St. Mary Mission

P.O. Box 39
Tohatchi, NM 87325
505-733-2243





The Story of the Cross

Linda Benton, of Cherokee ancestry, worked at St. Mary Mission, Tohatchi, New Mexico – Navajoland. She came as a volunteer in Spring, 1994. Among other things, she was artistic. The year she arrived at the mission, she painted a replica of the Franciscan San Damiano Cross for St. Joseph Church, Coyote Canyon, NM. Shortly thereafter, at the suggestion of the pastor, Fr. John Mittelstadt, OFM, she painted another San Damiano Cross – with Native American figures, including the Christ. This was placed in the little Hogan Chapel used by the Franciscan friars, sisters and volunteers for daily morning prayer and Mass.

The crucifix follows all the conventions of the San Damiano style, updated to the time of the Indian Wars. The Blessed Mother Mary, Mary Magdalene, Mary the mother of John, and John are Navajo. A U.S. Cavalry officer has replaced the Roman centurion. The assembly of angels looking down from heaven are all Native Americans. A Franciscan friar and a Spanish conquistador are silent witness in the corners. A Native American Christ gazes down in tranquility, transcending torment and death. In December, 1995, Linda sent a Christmas card and note to Fr. James Fischler, CICM, a friend in Rome. She enclosed a photo of the cross and, half-jokingly, told Father Jim that if Pope John Paul II liked the cross, he could have it.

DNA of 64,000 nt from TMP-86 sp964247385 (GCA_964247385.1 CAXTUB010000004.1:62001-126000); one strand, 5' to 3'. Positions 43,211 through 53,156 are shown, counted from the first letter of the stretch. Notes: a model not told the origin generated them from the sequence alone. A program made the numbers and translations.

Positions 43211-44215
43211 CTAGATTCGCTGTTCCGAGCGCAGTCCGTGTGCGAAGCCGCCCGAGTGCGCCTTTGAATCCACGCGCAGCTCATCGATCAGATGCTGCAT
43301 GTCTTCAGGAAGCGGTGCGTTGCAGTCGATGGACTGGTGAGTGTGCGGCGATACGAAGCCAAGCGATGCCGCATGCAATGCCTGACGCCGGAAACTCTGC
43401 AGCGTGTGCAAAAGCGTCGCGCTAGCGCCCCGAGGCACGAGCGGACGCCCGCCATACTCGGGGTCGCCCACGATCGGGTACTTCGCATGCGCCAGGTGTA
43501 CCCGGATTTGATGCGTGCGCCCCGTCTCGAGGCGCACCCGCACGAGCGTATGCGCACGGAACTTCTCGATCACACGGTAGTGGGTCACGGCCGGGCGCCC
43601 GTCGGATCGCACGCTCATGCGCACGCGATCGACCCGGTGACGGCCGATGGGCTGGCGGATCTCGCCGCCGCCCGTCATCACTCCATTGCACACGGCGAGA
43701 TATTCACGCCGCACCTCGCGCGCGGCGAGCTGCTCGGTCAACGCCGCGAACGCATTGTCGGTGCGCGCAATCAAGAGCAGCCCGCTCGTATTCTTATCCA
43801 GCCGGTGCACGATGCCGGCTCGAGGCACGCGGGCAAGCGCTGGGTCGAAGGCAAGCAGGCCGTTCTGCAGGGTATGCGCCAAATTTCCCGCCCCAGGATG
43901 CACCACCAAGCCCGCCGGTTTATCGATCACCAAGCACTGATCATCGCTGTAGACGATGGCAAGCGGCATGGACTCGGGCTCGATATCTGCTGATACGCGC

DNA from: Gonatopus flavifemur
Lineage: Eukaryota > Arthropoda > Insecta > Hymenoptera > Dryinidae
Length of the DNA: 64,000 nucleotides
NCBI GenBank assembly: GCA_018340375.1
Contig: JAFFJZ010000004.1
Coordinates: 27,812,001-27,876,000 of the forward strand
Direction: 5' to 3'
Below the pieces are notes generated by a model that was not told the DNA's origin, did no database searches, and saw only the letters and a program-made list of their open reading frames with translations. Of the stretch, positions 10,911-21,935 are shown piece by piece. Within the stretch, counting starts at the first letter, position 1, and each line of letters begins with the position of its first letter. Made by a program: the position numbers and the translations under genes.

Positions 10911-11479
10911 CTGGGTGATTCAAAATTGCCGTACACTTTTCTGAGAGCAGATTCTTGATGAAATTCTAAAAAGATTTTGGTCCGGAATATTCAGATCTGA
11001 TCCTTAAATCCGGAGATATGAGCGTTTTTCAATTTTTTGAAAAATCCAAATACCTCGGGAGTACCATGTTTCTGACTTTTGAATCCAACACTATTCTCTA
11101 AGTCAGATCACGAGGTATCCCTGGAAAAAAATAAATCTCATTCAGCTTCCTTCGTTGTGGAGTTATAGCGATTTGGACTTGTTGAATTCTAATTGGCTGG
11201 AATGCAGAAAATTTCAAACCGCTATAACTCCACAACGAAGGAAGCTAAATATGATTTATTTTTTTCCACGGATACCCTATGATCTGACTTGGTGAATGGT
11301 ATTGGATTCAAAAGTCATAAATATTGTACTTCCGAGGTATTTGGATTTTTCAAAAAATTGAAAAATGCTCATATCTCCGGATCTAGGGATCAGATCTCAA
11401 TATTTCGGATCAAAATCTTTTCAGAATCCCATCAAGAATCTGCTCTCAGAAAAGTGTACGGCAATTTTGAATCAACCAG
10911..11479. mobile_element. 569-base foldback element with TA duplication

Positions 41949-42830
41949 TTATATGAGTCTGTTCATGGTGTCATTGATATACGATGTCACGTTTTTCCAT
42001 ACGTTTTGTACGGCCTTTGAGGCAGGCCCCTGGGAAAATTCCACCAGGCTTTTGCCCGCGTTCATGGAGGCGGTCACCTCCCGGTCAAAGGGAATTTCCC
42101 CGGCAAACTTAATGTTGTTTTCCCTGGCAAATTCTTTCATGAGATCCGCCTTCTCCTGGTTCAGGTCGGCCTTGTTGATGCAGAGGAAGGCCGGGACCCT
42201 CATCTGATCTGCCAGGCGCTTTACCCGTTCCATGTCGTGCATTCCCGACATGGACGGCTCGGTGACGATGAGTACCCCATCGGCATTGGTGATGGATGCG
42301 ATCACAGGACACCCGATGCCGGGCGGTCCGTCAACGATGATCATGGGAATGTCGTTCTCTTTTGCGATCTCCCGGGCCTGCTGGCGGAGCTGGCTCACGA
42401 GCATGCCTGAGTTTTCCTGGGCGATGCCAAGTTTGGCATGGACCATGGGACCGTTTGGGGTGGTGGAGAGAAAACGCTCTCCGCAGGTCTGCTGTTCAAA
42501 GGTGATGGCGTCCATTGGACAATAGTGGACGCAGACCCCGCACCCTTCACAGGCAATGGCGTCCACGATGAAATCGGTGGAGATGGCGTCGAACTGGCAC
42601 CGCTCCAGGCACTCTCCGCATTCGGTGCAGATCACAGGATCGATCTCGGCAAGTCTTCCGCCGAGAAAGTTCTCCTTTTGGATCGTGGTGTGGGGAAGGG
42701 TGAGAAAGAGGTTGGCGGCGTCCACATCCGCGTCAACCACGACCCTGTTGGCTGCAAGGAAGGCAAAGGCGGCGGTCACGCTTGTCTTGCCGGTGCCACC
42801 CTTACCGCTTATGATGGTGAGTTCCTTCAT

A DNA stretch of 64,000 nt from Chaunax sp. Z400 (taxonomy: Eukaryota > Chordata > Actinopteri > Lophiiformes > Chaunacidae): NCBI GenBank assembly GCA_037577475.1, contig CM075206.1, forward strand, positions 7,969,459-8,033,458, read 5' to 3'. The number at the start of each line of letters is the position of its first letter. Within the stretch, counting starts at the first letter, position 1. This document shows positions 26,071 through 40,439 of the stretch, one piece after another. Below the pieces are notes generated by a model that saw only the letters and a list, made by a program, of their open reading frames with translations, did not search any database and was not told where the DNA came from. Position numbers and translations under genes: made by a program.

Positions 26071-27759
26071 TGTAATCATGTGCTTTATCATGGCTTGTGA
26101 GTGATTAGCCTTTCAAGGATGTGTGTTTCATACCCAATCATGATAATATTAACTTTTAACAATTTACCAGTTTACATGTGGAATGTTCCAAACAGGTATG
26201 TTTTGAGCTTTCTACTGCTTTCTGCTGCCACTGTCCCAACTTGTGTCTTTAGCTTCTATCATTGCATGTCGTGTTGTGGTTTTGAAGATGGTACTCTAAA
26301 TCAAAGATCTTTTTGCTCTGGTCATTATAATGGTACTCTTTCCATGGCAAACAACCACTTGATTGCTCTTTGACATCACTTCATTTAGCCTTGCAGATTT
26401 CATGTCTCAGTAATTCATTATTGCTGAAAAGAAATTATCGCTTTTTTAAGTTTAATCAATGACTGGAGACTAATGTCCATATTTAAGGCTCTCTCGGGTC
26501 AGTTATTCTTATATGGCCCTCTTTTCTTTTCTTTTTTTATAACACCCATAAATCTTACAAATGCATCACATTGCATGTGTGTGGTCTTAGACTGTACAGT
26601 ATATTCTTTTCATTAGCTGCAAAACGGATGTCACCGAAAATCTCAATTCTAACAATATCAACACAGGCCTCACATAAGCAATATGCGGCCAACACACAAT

Father Jim showed the photo to Jan Cardinal Schotte, CICM, Secretary General of the Synod of Bishops. The Cardinal showed the photo to the Pope. John Paul II sent word to the Cardinal that he would be pleased to have the cross in the Vatican collection.

Father John and Linda were stunned at first, but they had the cross shipped to Cardinal Schotte. The whole incident didn’t seem real until, about a month later, they received photographs of Pope John Paul II in his private quarters, receiving the cross from Cardinal Schotte.

Linda Benton died on December 29, 2002, but the replicas of what has become known as the “Tohatchi Cross" are still handmade today.

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